I stick by what I said. And having looked at Ben & Jackie’s post, for once, I do not agree with them. Their model is just too simplistic or even wrong; like nearly all four-box models are. The real world is much more subtle than that.

    If I look at the real social networks of which I am a member, the main ones in no particular order are: extended family (personal), KÖln (local friends), CustomerThink (CRM), LinkedIn (business contacts), Toyota Deutschland (long-term client), CACI Sophron (work colleagues), Telecoms Social Networkers (social network analysis in telecoms peers), Conference Goers (freinds from the 30 plus conferences I have spoken at recently), Co-creation Club (customer-driven innovation peers), Ex-PwC (former employer), London University (undergrad studies) and Edinburgh University (postgrad studies). Of the 12 networks, 10 are made up of people that I have met through common experiences or interests. Of the other two, CRMGuru is mostly virtual, although I have met many of the other Gurus, and LinkedIn is almost entirely members of other networks I know well enough to invite.

    I suspect that most other people’s networks will also be largely local, long-standing, friends, rather than global, fleeting, acquaintances. Unless you are Robert Scoble, that is.

    I am a member of Facebook too. But to be honest, I see less and less value in it, particularly as it seems happy to abuse my trust by selling my data to the highest advertising bidder. And don’t even get me started on its malware problems.

    Graham Hill
    Independent CRM Consultant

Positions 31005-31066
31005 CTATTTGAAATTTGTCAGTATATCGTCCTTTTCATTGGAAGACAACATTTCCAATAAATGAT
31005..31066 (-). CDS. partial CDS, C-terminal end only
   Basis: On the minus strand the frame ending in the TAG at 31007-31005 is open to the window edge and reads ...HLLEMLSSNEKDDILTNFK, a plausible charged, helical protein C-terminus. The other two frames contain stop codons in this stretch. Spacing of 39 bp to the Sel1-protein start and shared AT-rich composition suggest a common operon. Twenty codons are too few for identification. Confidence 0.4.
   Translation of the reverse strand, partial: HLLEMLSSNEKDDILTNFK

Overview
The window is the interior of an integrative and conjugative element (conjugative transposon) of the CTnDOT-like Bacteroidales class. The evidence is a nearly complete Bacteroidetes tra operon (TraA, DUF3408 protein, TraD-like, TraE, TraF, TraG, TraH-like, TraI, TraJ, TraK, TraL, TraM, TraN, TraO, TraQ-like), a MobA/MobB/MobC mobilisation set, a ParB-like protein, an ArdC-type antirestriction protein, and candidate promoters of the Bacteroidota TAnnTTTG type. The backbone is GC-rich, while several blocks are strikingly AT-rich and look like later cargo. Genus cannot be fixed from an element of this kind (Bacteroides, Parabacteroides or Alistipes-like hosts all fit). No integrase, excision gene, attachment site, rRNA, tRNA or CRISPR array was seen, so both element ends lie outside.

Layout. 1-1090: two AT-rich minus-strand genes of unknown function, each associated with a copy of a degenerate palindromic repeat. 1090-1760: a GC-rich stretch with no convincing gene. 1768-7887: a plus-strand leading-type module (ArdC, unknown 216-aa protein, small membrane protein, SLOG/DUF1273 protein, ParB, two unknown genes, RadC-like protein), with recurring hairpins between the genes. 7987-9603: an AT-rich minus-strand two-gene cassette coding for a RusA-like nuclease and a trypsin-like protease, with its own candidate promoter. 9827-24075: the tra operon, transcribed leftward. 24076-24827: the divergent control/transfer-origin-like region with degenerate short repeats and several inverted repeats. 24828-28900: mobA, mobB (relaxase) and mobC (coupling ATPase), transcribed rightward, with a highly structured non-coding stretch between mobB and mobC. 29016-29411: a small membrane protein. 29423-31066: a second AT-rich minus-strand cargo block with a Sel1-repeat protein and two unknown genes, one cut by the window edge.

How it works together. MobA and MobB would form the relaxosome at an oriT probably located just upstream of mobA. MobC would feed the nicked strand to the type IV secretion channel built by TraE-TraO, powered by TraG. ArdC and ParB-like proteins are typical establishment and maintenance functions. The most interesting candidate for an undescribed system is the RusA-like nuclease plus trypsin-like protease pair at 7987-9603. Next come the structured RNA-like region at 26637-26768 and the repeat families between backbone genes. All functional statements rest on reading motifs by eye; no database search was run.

Interim CRM Manager

    Gunning Fog Index: 12

  5. Dear Graham,
    Thanx for the response. Regret if my post appeared like a pushback. I have found great intellectual content in your posts and responses…in fact at times you give a much wider perspective to an otherwise constrained thought process…and by pointing an arrow in another direction, open up a completely new line of thought…that’s what makes the most sense considering that we are trying to benefit from the community!!

  6. Graham and Vandana,

    Thank you for your comments. Vandana, I think Graham was complementing and encouraging you for you push-back. The issues we are discussing are not well laid out and therefore we need other to challenge our thinking so it can improve and in the process help others. By the way, this blog,the comments and push-backs, are a good example of an online community at work.

    Graham, I suspect we are not really very far apart on the role of social media or social networks. First, I think the most important role is in how they can offline experiences and relationships. In general, I agree with you about Facebook and the way most people are using it. It is a virtual toy where playing with it is an end-it-itself. For me the playing has lost value. I am, however, seeing some interesting ways that Facebook is being used to stimulate desire and motivate involvement. I will be writing about this soon.

    I just posted a blog titled: Social Media is NOT the Conversation. I think it germane to this discussion. Let me know what you think.

    John I. Todor, Ph.D.
    Author of Addicted Customers: How to Get Them Hooked on Your Company.

  7. Vandana, John


    As John writes, I was complementing you on pushing-back with your own, well researched, well thought-through opinions. Push-back is good. It is always great to hear different points of view and the assumptions up on which they are based. It helps us all to enrich our understanding of an exciting new business area. Keep up the great work.


    I will be interested to read your forthcoming facebook post.

    Graham Hill
    Independent CRM Consultant
    Interim CRM Manager